Dental Considerations In Respiratory Disorders

ASTHMA

DEFINITION

It is defined as a chronic inflammatory disorder of the airways characterized by reversible airflow obstruction causing cough, wheeze, chest tightness and shortness of breath

TYPES

EARLY ONSET / ATOPIC / EXTRINSIC

Begins in childhood, generally occurs in atopic individuals who readily form IgE antibodies to commonly encountered allergens

LATE ONSET / NON ATOPIC / INTRINSIC ASTHMA

Develops in adults who are non atopic and is related to mast cell instability and hyperesponsive airways

CLINICAL FEATURES

Episodic shortness of breath( dyspnea )

Wheezing

Bouts of coughing

Chest tightness

PRECIPITATING FACTORS

Allergens

Exercise

Cold air

Emotional extremes

Viral infections

INVESTIGATIONS

Spiro meter

Chest X rays

Arterial blood gases

MANAGEMENT OF CHRONIC PERSISTENT ASTHMA

STATUS ASTHAMATICUS

It is now known as Severe acute asthma

It is the most severe clinical form of asthma

Patient experiences wheeze, dyspnea and hypoxia that are refractory to 2-3 doses of β adrenergic agents

If not treated the patient may die of respiratory collapse

DENTAL CONSIDERATIONS

Fluoride supplements should be instructed for all asthmatics ,particularly those taking B2 agonists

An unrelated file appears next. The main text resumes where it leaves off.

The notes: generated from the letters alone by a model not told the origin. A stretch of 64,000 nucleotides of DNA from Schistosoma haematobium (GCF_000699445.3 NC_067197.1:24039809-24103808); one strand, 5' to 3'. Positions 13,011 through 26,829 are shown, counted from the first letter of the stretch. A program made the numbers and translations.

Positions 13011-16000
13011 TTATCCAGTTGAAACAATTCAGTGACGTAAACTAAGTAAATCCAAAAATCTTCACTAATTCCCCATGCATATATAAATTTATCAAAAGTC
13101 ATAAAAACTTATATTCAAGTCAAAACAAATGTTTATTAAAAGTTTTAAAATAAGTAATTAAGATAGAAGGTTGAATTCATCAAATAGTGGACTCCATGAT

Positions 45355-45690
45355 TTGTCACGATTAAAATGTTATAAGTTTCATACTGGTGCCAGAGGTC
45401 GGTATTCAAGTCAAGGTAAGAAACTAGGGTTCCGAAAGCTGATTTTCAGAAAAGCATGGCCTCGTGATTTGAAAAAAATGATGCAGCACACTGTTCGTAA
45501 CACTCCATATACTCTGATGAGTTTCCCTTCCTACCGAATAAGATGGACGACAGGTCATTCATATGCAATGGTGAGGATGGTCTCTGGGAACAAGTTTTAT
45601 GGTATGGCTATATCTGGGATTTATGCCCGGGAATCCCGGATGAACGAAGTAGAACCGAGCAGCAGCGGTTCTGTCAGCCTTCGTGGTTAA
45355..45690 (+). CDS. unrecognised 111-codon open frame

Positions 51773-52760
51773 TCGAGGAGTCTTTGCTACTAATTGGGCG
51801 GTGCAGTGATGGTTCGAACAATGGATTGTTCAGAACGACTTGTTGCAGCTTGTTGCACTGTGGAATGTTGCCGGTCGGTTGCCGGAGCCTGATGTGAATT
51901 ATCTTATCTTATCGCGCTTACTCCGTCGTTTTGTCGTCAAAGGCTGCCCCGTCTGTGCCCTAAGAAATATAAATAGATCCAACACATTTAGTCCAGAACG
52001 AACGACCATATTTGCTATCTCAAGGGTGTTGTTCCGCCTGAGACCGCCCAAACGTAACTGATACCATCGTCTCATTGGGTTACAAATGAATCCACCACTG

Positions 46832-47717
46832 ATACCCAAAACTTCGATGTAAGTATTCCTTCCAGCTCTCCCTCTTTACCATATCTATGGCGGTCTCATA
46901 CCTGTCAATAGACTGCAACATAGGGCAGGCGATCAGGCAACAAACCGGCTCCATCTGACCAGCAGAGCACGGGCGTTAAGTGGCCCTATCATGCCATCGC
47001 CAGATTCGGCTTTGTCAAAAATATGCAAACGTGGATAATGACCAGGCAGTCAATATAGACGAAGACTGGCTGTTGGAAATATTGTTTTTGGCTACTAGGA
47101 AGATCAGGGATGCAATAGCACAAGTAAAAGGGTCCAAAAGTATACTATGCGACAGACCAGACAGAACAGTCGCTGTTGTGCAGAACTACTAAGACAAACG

The patient should be instructed to rinse the mouth after the use of inhalers

Antifungal medications should be administered as needed especially to those on corticosteroids

Steroid prophylaxis is to be used for those on long term steroids

Use of stress reducing techniques

Avoid dental materials that may precipitate an attack for e.g. acrylics, fissure sealants

Schedule appointments for late mornings to minimize te risk of an attack

Have oxygen and bronchodilators ready in case of an attack

LA – preservatives such as methyl bisulfite may precipitate an attack

Upto 10% of adult asthmatics are allergic to aspirin and other NSAIDS

Drug interactions with theophylline are common

ciprofloxacin and macrolides increase the level and phenobarbitals reduce the level

CHRONIC OBSTRUCTIVE AIRWAYS DISEASE

CHRONIC BRONCHITIS: